Practical accessibility, part 1: Markup semantics & ARIA

If I’ve learned anything while coding for accessibility, it’s that I don’t know what I don’t know.

There is always something I’ve yet to encounter, a pattern I’ve not seen, a version of WCAG that covers criteria not previously on my mental checklist, an assistive technology that challenges my perceptions of using the web (hello, voice control). If you’ve spent any time wading into the waters of accessibility standards, guidance, and ad hoc advice, you may be able to relate to the feeling of information overload. Perhaps that’s why WCAG helpfully reminds us that “no ARIA is better than bad ARIA”; it’s possible to do too little and too much.

But there are some absolute truths to coding for accessibility, rules and patterns that are reiterated throughout the documentation and testing practices. I’ve compiled a list that when followed ensures a solidly accessible and usable experience, shared in this and future “Practical accessibility” posts.

Semantic markup gets you most of the way there

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Semantic HTML tags communicate a ton of information to browsers and assistive technology that’s interpreted and rendered in a fairly standard way:

  • landmarks (banner, navigation, main),
  • content hierarchy (headings, paragraphs, lists),
  • navigation and input controls (links, buttons, form elements),
  • mouse and keyboard events and states (hover, click, focus),
  • and basic visual affordance via browser-assigned styles.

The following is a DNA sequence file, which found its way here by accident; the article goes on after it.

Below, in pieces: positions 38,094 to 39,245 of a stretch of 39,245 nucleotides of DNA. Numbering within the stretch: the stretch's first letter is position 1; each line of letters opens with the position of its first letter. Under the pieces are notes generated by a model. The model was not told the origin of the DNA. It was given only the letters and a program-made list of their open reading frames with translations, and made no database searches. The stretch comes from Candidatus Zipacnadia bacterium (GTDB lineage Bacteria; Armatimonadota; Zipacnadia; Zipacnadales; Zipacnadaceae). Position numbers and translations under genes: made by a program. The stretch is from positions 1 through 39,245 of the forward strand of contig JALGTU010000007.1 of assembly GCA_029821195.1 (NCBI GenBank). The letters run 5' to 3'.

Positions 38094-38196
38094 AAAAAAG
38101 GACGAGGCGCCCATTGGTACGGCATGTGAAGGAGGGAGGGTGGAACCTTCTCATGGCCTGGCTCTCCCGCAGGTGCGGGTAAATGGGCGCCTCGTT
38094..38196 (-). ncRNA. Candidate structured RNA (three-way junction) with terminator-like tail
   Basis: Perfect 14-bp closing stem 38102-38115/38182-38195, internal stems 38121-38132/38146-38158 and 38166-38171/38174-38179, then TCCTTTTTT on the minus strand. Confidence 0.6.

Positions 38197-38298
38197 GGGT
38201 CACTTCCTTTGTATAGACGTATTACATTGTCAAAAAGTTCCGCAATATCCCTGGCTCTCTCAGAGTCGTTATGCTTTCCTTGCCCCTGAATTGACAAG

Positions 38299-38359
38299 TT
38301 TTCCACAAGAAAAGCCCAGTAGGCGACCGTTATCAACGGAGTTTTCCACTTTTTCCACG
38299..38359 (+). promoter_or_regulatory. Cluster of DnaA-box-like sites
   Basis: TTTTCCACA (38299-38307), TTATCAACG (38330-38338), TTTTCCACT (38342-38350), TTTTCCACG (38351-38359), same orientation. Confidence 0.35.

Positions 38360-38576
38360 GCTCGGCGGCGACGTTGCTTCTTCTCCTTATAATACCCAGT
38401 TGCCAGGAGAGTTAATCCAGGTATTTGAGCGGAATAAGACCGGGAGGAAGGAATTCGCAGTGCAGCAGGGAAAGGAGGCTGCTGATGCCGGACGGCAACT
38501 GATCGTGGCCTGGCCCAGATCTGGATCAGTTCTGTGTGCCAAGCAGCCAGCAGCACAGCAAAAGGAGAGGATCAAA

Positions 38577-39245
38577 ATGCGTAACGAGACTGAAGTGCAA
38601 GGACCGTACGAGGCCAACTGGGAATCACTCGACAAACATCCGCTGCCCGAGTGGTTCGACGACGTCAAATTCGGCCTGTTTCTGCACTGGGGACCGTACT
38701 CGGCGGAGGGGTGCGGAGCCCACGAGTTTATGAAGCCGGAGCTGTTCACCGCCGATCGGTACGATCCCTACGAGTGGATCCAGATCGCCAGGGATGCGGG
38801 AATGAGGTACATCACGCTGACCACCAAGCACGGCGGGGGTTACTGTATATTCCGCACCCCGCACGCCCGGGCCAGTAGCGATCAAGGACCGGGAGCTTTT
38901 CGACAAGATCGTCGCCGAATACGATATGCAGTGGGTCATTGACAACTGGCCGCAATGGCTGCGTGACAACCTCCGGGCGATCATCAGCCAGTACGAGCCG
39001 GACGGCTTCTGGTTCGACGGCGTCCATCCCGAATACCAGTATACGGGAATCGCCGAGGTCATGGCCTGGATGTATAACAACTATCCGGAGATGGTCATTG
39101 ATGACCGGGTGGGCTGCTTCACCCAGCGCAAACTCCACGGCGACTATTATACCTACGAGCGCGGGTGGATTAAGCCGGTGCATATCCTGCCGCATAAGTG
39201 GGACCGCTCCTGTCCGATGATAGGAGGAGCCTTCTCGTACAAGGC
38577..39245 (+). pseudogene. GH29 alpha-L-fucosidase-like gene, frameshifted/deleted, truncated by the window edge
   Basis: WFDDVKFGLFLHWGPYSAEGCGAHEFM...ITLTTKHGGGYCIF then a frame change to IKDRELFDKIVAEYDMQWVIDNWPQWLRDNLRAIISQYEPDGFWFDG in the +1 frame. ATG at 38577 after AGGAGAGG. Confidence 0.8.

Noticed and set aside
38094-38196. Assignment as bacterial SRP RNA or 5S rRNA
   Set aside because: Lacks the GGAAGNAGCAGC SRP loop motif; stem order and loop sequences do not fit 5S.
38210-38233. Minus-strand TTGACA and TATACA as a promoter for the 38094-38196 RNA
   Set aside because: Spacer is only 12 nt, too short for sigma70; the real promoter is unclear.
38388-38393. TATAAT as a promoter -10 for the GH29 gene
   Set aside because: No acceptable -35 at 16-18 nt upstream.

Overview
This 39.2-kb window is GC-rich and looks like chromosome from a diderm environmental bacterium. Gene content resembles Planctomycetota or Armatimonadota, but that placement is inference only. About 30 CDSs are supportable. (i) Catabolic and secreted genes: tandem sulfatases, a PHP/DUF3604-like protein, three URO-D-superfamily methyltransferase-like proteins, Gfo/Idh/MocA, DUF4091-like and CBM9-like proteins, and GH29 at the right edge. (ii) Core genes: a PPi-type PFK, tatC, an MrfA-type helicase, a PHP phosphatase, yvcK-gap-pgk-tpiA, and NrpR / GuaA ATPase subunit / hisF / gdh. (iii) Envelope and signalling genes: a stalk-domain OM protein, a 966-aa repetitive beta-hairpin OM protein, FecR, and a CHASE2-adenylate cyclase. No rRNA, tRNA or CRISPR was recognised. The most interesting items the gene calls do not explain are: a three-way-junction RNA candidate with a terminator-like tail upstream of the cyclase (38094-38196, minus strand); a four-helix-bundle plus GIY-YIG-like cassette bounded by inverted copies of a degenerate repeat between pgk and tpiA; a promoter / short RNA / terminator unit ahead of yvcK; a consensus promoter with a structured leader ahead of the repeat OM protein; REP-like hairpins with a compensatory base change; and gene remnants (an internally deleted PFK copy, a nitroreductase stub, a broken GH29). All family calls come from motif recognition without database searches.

For screen readers, semantic tags have implicit roles (no need to add role="button" to a <button>), and sometimes provide bonus feedback (most will helpfully read the total number of list items in a <ul>). A screen reader user would be able to find their way around a page coded with semantic HTML that renders default browser styles.

ARIA should be applied only where needed

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If we could end the conversation at “just use semantic HTML," the state of accessibility on the web would be in better shape. But that’s not realistic. Web standards and a multitude of frameworks and custom utilities support an entire universe of designs, content types, and ways to interact.

ARIA roles, states, and properties let us extend HTML-like meaning to the specific page layouts and widgets that you create — that either don’t already have implicit roles and behaviors coded into the markup, or don’t have implicit roles that accurately communicate their purpose.

Create landmarks with section tags or ARIA roles

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For longer than I’d like to admit, I mixed up how ARIA landmark roles and section elements work together, and only recently understood that most of the time they don’t need to work together at all. The gist is this:

  • Landmarks are ARIA roles that assign semantic meaning to the major sections of your page (e.g., role="navigation"). They’re critical for screen reader users to understand the overall layout and content, and often serve as shortcuts using screen reader-defined hotkeys.
  • Section elements — like <main>, <nav>, <header>, <aside>, to name a few — are handy tags that come with built-in landmark roles.

The simplest way forward is to structure your page with section elements, which take care of assigning ARIA landmark roles so you don’t have to.

If you need to retroactively apply landmark roles to your page sections, you can do that with the role attribute plus a landmark value: